Desflurane Desflurane has the lowest blood solubility of the modern agents. This in theory means that it should be the best agent for induction and rapid recovery. Unfortunately, at concentrations of 6 per cent, it is a severe airway irritant resulting in coughing, bucking, apnoea and laryngospasm making it unsuitable for gaseous induction. Its main role is perhaps in long surgical procedures where recovery to consciousness may be more prolonged with other agents or in day case surgery. Desflurane has a low boiling point (23.5C), which means that there are some difficulties in producing a controlled vapour concentration. Some early vapourisers also had accuracy problems. The vapourisers used for desflurane require more frequent servicing than those used for other anaesthetics.

Sevoflurane Sevoflurane is closest to being the ideal agent, as it can be used for induction and for maintenance of anaesthesia. Its pleasant odour (pear drops), low blood solubility and low arrhythmogenic risk mean that it is becoming the agent of choice for gas induction. Recovery times have been shown to be faster than with the other agents and similar to that of desflurane, which means that it is a good agent for day case anaesthesia[3].

Concerns have been raised about sevoflurane and fluoride production, and interaction with carbon dioxide absorbers (present in the anaesthesia apparatus). Sevoflurane under- goes 5 per cent metabolism to produce serum fluoride concentration levels of greater than 50nM/L in 7 per cent of patients. Despite this being thought to be the threshold for nephrotoxicity, clinically significant nephrotoxicity has not been reported even though sevoflurane has been used in more than 45 million patients.

In the presence of soda lime and baralyme (in the carbon dioxide absorber), sevoflurane is degraded into a potentially toxic compound called compound A. Compound A produces dose-dependent tubular damage in rats. However in humans, there have been a number of studies which have shown that sevoflurane has produced no renal renal damage even at low flows.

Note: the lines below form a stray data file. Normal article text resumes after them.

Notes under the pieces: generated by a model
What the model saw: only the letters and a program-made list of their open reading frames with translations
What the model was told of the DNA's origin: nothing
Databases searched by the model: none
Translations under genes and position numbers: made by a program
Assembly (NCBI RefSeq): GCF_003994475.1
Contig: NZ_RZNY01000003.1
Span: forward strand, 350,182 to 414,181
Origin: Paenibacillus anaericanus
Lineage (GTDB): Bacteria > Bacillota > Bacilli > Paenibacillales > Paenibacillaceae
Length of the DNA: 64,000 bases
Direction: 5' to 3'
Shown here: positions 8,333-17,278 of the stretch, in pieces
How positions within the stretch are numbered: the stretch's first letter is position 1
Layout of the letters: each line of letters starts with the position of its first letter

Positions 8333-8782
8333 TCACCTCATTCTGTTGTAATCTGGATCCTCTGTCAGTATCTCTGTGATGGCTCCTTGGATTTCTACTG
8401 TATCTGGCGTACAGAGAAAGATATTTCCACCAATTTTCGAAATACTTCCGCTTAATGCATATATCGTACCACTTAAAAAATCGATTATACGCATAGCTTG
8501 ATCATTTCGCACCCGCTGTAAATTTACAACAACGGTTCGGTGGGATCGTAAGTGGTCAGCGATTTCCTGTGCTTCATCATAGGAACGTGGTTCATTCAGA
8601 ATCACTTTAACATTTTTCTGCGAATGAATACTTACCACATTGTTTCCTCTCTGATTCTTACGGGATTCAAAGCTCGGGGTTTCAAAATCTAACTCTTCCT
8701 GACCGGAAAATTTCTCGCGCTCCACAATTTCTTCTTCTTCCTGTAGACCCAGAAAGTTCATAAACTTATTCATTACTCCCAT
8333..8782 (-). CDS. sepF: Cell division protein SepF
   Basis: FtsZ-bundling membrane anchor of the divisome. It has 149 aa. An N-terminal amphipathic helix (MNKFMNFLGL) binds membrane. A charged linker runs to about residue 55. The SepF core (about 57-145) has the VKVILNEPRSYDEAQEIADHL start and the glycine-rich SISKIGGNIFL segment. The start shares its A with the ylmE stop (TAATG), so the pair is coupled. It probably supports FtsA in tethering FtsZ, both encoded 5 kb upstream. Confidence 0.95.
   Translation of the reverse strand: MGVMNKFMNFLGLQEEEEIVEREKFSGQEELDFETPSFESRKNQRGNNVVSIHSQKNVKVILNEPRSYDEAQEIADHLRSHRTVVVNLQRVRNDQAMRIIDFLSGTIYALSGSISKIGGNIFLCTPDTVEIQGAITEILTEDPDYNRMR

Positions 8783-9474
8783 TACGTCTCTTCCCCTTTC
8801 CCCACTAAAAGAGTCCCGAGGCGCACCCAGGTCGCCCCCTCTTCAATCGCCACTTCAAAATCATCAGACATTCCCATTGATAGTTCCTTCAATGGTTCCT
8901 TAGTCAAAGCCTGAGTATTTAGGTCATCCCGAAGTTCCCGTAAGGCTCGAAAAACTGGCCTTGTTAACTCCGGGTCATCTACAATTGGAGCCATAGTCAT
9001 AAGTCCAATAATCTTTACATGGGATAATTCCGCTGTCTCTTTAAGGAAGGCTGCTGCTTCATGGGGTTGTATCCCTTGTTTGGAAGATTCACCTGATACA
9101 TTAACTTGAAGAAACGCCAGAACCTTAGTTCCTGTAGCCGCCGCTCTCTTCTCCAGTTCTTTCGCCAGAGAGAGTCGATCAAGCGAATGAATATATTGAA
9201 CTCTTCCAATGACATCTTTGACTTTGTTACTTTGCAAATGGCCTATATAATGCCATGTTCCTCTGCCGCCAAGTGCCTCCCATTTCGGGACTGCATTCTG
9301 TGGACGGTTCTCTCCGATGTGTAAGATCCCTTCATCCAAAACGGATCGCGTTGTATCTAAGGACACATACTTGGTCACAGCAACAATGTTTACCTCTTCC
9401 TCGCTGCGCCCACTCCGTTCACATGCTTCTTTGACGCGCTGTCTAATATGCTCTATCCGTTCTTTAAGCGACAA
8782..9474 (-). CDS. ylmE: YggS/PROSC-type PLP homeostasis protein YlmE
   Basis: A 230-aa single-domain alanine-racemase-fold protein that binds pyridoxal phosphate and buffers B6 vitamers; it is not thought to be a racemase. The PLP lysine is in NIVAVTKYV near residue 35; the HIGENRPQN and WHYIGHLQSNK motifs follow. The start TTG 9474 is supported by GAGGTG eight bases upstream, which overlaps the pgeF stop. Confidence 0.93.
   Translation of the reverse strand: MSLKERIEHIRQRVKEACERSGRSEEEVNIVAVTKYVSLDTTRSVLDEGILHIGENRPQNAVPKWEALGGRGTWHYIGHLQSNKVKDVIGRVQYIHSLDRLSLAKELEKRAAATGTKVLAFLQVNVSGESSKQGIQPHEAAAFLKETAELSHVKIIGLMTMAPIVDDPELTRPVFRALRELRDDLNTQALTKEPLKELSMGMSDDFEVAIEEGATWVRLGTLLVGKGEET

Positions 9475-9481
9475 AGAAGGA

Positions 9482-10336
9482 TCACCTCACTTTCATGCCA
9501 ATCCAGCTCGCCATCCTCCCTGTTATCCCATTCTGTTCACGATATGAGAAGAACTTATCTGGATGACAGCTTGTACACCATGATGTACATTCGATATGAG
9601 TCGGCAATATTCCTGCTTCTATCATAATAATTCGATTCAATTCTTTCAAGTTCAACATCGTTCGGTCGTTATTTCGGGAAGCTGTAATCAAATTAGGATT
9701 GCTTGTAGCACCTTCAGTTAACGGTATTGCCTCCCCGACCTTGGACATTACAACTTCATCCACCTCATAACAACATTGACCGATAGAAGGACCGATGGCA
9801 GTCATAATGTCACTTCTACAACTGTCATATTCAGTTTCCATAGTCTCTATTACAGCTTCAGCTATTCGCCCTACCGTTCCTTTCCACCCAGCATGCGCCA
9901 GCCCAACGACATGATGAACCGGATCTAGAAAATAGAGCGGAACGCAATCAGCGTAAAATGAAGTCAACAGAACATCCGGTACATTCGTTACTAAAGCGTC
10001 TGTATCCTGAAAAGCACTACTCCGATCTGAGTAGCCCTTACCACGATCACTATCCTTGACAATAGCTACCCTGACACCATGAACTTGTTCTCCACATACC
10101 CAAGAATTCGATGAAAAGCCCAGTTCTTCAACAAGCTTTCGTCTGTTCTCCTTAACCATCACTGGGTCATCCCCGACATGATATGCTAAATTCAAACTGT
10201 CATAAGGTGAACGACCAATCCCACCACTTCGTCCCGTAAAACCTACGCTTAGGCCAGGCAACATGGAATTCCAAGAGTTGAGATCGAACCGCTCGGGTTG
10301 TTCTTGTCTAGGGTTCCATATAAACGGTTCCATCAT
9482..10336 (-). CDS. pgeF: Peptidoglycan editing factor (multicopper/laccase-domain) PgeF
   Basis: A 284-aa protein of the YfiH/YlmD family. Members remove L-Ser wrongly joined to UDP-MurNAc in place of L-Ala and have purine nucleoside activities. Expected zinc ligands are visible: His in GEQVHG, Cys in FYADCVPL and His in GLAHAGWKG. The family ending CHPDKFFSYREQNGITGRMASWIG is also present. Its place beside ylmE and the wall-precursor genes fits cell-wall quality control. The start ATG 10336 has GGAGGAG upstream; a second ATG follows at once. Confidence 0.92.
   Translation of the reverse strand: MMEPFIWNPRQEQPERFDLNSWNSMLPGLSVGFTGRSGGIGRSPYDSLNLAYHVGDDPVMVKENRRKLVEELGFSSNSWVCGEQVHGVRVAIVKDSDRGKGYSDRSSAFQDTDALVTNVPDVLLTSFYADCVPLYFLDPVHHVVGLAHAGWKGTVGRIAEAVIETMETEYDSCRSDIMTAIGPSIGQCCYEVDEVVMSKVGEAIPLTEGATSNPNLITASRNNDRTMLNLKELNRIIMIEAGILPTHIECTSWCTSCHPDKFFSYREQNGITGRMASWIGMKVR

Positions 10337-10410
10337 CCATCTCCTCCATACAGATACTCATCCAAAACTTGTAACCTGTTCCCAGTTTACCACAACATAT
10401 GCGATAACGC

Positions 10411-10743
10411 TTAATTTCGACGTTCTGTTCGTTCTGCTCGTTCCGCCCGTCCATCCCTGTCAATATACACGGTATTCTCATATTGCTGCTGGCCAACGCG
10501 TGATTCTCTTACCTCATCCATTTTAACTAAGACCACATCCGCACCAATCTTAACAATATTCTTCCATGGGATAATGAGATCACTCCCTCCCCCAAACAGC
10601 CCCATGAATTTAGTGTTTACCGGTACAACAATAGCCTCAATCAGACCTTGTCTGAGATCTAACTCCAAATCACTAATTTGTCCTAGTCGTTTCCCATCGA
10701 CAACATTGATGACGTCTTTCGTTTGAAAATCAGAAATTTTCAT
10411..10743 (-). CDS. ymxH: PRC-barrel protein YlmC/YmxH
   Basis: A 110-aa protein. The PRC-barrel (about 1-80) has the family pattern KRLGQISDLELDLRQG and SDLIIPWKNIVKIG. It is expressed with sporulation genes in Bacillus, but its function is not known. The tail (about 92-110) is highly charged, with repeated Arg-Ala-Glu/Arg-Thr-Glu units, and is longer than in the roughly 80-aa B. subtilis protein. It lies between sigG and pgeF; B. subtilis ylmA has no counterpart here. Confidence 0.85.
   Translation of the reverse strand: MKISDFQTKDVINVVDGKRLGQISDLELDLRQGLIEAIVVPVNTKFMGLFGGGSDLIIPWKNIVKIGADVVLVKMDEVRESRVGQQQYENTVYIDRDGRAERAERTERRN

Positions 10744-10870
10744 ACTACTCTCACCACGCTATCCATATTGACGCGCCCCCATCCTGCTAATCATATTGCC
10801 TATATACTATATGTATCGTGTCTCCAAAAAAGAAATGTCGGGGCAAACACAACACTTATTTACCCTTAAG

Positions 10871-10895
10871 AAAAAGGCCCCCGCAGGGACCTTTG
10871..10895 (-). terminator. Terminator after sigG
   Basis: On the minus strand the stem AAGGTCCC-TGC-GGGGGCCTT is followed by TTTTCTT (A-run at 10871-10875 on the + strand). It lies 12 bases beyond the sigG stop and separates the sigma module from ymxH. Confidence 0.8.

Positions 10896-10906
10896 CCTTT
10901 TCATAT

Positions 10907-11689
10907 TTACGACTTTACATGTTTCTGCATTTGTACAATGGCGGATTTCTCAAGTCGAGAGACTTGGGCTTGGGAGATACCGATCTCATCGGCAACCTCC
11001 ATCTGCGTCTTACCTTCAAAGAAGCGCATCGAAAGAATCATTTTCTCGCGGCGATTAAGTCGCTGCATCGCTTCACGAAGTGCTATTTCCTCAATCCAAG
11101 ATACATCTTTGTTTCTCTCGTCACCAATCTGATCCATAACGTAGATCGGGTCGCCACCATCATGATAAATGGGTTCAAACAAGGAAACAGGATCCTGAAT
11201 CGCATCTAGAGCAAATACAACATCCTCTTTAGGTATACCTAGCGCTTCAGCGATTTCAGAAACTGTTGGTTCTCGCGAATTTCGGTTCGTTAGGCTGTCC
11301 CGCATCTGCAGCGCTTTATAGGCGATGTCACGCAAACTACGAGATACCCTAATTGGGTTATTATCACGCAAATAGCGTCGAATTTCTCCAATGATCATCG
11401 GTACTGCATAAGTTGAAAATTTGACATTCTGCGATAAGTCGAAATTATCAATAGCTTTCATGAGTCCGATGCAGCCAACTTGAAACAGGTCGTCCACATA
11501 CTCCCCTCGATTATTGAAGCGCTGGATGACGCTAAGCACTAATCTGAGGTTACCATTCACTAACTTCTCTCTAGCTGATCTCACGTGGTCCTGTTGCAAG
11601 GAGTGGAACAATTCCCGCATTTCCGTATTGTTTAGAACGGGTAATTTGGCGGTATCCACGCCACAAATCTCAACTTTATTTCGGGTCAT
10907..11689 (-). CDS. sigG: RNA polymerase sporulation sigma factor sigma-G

Panel 1. Adapted from Jones RM Br J Anaesth 1990: 65:527:36
Panel 2. Table adapted from Yentis SM, Hirsch NB Smith GB, editors. Anaesthesia and intensive care: A to Z. 2nd ed. Oxford: Butterworth Heinemann;2000. p284
* Etomidate can cause hypotension in hypovolaemic patients


Intravenous anaesthetic agents were developed later than inhalational anaesthetics. Although one of the first intravenous anaesthetics using choral hydrate was introduced in 1872, it was not until the 1930s that using the intravenous route was popularised. Numerous agents have been introduced and subsequently discarded from clinical practice over the past 70 years, but those that are commonly in use today include etomidate, thiopentone, ketamine and propofol. The properties of these agents are listed in Panel 2.

Of these agents, propofol represents the major advance in intravenous anaesthesia in the past 20 years. It is the closest agent to the ideal that we have, but still falls short in certain areas (see Panel 3 for the properties of an ideal intravenous anaesthetic agent).

Propofol Propofol (2,6-diisopropylphenol) is a hindered phenol, presented as a white oil-in-water emulsion containing 1 per cent or 2 per cent (w/v) of propofol in soybean oil, egg phosphatid and glycerol.‘ The induction dose is 1.5-2.5mg/kg. It is 98 per cent protein bound and undergoes hepatic glucuronide metabolites of 2,6-diisopropylphenol and 2,6-diisopropylquinol that are subsequently excreted in urine.

Propofol is the most widely used intra- venous anaesthetic because it produces a smooth, rapid loss of consciousness with a rapid clear-headed recovery. This rapid recovery is secondary to its short distribution half-life and high clearance. Propofol produces a depression of laryngeal reflexes allowing easier insertion of airway devices. It has a low incidence of post-operative nausea and vomiting as well as a low incidence of hypersensitivity reactions (1 in 80,000 to 1 in 100,000). Propofol does not significantly accumulate after repeat boluses or infusion compared with other agents and so it is suitable not only for induction but also for maintenance of anaesthesia, ie, TIVA.

Deviations of propofol from the profile of the ideal anaesthetic include:

  • Pain on injection (up to 28 per cent of patients in one study). This can be reduced by the (unlicensed) addition of lignocaine and by using the large proximal veins
  • Respiratory depression on induction
  • Dose-related hypotension caused by a reduction in systemic vascular resistance
  • The fact that its formulation has been shown to support microbial growth at room temperature. Up to 175 cases of systemic infection can be traced back to injection of contaminated propofol[5]